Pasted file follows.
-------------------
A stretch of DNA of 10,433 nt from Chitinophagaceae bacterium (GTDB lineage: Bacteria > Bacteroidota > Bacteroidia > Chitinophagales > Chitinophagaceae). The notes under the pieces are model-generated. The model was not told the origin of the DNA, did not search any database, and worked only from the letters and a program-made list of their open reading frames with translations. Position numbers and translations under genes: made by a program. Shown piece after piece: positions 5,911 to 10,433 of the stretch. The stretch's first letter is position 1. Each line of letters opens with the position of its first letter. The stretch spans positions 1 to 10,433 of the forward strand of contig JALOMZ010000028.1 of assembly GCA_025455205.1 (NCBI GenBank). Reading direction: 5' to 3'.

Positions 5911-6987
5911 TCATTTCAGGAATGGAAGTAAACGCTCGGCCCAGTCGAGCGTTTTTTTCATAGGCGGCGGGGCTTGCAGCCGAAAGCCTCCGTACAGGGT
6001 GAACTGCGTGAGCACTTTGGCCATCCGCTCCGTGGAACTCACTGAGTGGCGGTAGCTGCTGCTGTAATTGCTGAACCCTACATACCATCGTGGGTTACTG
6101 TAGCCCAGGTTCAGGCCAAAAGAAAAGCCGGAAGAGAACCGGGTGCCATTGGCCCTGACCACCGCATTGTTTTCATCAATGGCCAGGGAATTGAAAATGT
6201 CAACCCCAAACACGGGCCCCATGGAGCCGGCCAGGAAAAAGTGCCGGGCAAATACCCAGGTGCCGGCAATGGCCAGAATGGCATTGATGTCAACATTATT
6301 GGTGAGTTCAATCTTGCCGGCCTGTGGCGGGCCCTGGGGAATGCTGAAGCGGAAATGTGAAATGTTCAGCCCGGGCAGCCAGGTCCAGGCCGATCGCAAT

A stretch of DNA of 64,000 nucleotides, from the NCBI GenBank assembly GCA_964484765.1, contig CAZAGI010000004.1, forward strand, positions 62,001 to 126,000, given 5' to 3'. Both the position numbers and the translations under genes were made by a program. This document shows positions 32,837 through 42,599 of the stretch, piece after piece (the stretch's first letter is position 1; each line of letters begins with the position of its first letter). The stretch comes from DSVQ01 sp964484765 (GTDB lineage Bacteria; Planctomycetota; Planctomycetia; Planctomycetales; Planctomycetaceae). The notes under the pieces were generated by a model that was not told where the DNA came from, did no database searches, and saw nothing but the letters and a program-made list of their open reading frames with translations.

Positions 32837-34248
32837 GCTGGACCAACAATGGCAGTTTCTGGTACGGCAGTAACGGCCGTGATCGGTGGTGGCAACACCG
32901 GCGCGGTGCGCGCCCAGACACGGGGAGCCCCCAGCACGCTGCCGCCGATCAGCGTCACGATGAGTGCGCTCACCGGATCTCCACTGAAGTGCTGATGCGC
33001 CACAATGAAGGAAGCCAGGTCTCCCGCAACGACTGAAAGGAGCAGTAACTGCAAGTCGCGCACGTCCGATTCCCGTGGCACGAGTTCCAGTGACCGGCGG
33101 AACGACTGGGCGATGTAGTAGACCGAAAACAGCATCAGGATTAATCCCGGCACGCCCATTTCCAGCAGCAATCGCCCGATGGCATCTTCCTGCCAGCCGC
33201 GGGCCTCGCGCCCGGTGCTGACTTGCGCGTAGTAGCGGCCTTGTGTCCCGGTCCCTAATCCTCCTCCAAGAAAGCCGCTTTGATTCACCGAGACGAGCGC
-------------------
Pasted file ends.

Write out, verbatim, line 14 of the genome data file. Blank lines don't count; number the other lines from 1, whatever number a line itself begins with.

33201 GGGCCTCGCGCCCGGTGCTGACTTGCGCGTAGTAGCGGCCTTGTGTCCCGGTCCCTAATCCTCCTCCAAGAAAGCCGCTTTGATTCACCGAGACGAGCGC